Here is the abstract you requested from the IMAPS_2009 technical program page. This is the original abstract submitted by the author. Any changes to the technical content of the final manuscript published by IMAPS or the presentation that is given during the event is done by the author, not IMAPS.
|A High-Temperature, High-Voltage SOI Gate Driver IC with High Output Current and On-Chip Low-Power Temperature Sensor|
|Keywords: high temperature, SOI gate driver, temperature sensor|
|High-temperature power conversion modules (DC-DC converters, inverters, etc.) have enormous potential in extreme environment applications, including automotive, aerospace, geothermal, and well logging. Power-to-volume and power-to-weight ratios of these modules can be significantly improved by employing Silicon Carbide (SiC) based power switches (MOSFET or JFET). Wide bandgap material SiC is capable of much higher temperature operation than conventional Silicon based power devices. For successful realization of such high temperature power conversion modules, associated control electronics also need to perform at high temperature. This abstract presents a Silicon-on-Insulator (SOI) based high-temperature, high-voltage gate driver integrated circuit with improved peak output current drive over previous work and on-chip low-power temperature sensor. This driver IC has been primarily designed for automotive applications where the under hood temperature can reach 200°C. This new gate driver prototype is designed and implemented in a 0.8-micron, 2-poly, and 3-metal Bipolar-CMOS-DMOS (BCD) on SOI process and has been successfully tested up to 200ºC ambient temperature driving a SiC MOSFET or SiC normally-ON JFET. In this design, the peak output current capability of the driver is 5 A to drive several power switches connected in parallel. Chip-level layout techniques are used to enhance reliability of the circuit at high temperature. A Schmitt trigger input stage buffer provides immunity to noise that would otherwise corrupt the input digital logic signal. An ultra low power on-chip temperature supervisory circuit has also been integrated into the die to safeguard the driver circuit against excessive die temperature (≥220°C). This approach utilizes the increased diode leakage current at higher temperature to monitor the die temperature. Up to 200°C, the power consumption of the temperature sensor circuit is less than 10 μW. Test results for this new design will be included in the full paper.|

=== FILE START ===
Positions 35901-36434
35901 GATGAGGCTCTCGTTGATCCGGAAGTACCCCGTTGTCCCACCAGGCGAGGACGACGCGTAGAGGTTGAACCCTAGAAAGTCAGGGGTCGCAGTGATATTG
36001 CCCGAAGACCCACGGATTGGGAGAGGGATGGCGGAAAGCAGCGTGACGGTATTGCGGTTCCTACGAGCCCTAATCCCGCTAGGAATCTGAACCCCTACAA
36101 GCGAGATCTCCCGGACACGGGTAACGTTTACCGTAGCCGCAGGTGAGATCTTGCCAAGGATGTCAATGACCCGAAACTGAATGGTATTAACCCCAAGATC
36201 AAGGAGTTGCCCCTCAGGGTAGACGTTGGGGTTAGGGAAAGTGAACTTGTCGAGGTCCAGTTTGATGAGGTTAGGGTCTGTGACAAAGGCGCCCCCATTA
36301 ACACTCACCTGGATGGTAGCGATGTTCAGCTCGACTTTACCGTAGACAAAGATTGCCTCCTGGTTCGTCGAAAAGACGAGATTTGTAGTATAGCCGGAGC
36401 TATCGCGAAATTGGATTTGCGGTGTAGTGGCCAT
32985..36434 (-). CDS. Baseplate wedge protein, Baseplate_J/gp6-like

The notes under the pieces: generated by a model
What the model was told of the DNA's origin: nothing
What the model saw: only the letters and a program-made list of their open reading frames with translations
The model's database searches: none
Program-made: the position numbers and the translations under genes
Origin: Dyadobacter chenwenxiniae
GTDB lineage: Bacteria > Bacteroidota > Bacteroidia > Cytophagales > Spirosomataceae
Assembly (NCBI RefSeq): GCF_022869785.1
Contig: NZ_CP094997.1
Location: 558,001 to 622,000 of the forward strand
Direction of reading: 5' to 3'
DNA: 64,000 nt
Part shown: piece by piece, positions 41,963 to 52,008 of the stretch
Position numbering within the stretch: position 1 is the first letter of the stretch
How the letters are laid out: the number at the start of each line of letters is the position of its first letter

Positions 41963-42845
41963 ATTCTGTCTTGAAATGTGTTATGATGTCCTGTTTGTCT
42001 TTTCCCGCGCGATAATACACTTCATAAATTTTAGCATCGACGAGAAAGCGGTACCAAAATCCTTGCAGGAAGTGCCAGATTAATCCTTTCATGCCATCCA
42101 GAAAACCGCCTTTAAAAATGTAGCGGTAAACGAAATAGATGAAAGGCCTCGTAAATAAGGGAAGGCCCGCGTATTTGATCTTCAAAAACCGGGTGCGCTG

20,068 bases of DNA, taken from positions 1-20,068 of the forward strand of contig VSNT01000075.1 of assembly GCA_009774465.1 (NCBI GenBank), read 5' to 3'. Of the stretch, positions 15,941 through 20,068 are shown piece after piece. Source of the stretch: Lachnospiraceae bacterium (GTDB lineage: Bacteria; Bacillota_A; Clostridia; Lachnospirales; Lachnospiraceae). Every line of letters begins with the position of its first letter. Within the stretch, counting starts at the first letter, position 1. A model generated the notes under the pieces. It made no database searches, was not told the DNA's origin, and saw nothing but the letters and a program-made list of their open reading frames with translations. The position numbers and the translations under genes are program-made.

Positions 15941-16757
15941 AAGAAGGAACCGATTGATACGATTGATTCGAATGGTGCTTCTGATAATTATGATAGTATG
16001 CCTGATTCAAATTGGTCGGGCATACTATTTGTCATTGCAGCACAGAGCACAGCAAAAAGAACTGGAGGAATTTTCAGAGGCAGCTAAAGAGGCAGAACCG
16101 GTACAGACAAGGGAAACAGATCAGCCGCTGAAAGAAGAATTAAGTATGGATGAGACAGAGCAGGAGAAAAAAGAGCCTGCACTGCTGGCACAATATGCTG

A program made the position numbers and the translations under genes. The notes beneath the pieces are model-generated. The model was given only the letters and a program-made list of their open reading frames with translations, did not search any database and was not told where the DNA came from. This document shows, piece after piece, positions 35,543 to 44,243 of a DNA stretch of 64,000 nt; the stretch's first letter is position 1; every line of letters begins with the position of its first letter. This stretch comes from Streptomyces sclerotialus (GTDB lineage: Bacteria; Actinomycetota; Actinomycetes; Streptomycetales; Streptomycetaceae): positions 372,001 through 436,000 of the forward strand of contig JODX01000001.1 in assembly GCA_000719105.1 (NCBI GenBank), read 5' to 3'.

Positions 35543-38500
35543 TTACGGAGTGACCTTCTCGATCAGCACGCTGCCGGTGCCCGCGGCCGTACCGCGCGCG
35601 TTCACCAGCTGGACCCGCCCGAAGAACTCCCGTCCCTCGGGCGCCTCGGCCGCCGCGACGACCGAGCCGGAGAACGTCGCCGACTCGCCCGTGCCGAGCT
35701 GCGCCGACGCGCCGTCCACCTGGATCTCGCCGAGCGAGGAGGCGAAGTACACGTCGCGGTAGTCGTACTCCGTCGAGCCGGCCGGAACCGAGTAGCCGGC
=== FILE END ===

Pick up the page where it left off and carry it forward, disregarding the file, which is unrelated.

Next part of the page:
|Mohammad A Huque, Graduate Student
The University of Tennessee